Offline ChernayaAkula

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Re: Douglas A-26 (B-26) Invader
« Reply #10 on: January 09, 2012, 08:41:30 AM »
Turbo Invader sounds good. How about engine nacelles like those on the An-32 Cline, with the spinners above the wing? Apart from looking cool, it could improve side and downward visibility for the crew a tad.
Cheers,
Moritz

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Re: Douglas A-26 (B-26) Invader
« Reply #11 on: January 09, 2012, 04:25:57 PM »
How would either RR Darts or even T56 turbo props go for the A-26T?  Both would be theoretically available in the timeframe.  Besides, both are available in 1/48 scale.

Alternatively, does anyone do a S-2T Turbo Tracker conversion?  Maybe use the engines from this and then simply say that the engines are some undefined turboprop with enough power...



...or simply scratch build something...


Regards,

Greg
« Last Edit: January 09, 2012, 04:33:50 PM by GTX_Admin »
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Offline elmayerle

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Re: Douglas A-26 (B-26) Invader
« Reply #12 on: January 10, 2012, 09:05:00 AM »
The Dart would work as it was fitted in place of the R2800 on the Convairliner, though it would likely need to be mounted like the engines on the An-32 in order to give adequate pilot visibility (it is rather longer than the R2800).  The T56 is way more power than you'd need as well as rather large for the airframe.

Offline Weaver

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Re: Douglas A-26 (B-26) Invader
« Reply #13 on: October 31, 2012, 08:35:52 AM »
Something just struck me (as it struck Greg two years ago on t'other place): how about a jet Invader?

Specifically, how about using the engine nacelles from an Il-28 Beagle on an Invader, either by grafting them to the original wings or using the entire Il-28 wing? Unlike a lot of jet nacelles they carry main undercarriage in them like piston ones, and the engines are basically Nenes, so they're roughly in the right time frame.

Perhaps you could make it a Russian project using lend-lease airframes and claim it as a progenitor of the Il-28....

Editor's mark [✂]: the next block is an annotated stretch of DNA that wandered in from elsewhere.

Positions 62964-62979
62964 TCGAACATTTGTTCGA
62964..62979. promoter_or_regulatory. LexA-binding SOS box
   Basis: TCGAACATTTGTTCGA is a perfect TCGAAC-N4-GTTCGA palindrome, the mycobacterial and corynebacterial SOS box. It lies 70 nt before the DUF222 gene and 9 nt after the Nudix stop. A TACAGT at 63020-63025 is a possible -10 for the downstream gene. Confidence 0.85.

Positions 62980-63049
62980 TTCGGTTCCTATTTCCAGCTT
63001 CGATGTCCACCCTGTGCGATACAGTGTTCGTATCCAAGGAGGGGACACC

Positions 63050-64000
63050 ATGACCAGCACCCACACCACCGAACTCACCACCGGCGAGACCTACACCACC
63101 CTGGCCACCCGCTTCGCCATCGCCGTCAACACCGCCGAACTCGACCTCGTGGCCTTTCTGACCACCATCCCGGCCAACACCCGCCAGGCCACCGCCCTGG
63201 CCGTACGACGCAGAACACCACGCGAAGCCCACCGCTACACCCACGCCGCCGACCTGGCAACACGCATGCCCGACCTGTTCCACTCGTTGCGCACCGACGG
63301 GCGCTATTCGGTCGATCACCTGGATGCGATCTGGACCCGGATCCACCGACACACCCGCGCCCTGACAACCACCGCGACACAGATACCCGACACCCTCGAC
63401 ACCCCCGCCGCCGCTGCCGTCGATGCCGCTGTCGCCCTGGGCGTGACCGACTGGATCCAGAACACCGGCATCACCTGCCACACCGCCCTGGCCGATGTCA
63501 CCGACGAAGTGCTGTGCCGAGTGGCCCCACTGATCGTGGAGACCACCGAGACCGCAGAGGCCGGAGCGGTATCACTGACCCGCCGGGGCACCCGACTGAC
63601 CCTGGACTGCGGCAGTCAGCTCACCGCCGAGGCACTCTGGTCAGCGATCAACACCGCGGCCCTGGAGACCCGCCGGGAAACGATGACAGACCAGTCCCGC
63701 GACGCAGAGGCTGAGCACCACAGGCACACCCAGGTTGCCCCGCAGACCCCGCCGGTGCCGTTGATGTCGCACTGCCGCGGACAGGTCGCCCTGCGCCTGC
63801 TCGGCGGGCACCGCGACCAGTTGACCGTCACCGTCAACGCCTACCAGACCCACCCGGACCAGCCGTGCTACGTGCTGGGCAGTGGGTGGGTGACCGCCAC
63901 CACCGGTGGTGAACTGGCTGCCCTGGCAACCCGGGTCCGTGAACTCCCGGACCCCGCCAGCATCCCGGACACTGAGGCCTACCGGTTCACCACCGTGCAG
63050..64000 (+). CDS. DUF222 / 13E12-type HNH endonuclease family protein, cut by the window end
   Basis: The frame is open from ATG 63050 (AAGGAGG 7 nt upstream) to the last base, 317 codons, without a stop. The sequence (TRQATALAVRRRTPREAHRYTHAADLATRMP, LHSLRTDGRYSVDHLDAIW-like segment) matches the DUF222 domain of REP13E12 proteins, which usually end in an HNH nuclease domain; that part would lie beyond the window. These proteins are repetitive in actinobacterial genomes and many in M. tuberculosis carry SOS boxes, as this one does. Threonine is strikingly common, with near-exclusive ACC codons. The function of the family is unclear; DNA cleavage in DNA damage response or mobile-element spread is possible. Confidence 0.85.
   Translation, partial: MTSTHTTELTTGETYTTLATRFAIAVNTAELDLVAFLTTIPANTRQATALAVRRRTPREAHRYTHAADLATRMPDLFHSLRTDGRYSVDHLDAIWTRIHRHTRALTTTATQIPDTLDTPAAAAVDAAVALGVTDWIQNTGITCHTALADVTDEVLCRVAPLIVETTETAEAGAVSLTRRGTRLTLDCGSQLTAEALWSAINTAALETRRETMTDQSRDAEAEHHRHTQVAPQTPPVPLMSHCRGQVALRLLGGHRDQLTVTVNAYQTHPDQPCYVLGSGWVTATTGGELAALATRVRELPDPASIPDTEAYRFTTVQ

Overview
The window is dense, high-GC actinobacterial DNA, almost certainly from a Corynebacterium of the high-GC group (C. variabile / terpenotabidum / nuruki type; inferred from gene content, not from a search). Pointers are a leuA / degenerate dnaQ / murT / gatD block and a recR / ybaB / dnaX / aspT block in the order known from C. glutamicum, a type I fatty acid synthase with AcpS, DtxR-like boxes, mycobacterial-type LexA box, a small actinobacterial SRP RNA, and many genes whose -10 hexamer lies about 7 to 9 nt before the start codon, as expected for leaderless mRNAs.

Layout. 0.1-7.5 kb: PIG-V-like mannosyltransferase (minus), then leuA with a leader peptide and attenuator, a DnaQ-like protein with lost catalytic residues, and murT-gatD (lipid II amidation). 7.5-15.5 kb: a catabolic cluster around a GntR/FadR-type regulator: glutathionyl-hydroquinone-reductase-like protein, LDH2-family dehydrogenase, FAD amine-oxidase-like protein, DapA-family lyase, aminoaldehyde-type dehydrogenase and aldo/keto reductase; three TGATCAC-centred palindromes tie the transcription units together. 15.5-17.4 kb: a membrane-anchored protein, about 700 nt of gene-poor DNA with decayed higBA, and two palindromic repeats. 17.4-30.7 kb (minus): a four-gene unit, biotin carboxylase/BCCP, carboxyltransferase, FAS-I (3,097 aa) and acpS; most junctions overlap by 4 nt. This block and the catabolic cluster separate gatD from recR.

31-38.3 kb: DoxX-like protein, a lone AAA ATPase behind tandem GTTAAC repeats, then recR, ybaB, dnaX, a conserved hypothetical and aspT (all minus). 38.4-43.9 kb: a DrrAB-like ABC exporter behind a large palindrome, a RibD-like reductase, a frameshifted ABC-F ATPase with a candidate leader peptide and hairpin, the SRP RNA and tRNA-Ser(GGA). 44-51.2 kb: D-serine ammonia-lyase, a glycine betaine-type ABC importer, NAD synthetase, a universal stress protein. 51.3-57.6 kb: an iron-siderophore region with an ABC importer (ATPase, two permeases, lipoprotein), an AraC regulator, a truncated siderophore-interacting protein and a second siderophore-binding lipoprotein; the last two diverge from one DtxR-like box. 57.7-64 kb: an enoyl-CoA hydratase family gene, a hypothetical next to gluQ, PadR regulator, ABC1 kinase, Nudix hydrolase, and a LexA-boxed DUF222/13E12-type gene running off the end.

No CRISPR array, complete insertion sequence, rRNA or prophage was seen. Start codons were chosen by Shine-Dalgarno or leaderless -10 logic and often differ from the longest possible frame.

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Offline The Big Gimper

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Re: Douglas A-26 (B-26) Invader
« Reply #14 on: November 01, 2012, 05:30:03 AM »
I have an Italeri B-26K which I want to build as a B-26T.

Keeping the existing nacelles, I have 1/48 drop tanks from a F-5 I think in which the nose section fits nicely over the R-2800s. Put Shackleton contra-pops on and add tubing to represent the exhaust. 
Work in progress ::

I am giving up listing them. They all end up on the shelf of procrastination anyways.

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Offline M.A.D

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Re: Douglas A-26 (B-26) Invader
« Reply #15 on: November 03, 2012, 02:30:33 PM »
Quote
Perhaps you could make it a Russian project using lend-lease airframes and claim it as a progenitor of the Il-28....Weaver

Wow you took the words and idea right out of my mouth!

I was just about to suggest a natural USAAF/RAF transitional development of the Invader, with it's piston engines being replaced by two Rolls Royce Nene turbojet's, as a means to minimize post-war budgets, as well as giving their airforces a quick introduction to the new jet bomber concept - aka an almost IL-28 Beagle design before the likes of the English Electric Canberra and Martin B-51 can be introduced into front-line service!

M.A.D 

Offline finsrin

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Re: Douglas A-26 (B-26) Invader
« Reply #16 on: November 03, 2012, 02:36:23 PM »
Like the jets idea  :)
Consider it seconded........

Offline Volkodav

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Re: Douglas A-26 (B-26) Invader
« Reply #17 on: November 03, 2012, 02:55:00 PM »
A navalised torpedo bomber variant with later versions incorporating turbo jets in the rear of the nacels as seen on later Shackletons.

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Re: Douglas A-26 (B-26) Invader
« Reply #18 on: November 03, 2012, 03:47:12 PM »
You want a jet powered A-26?  Well, what about the XA-26F?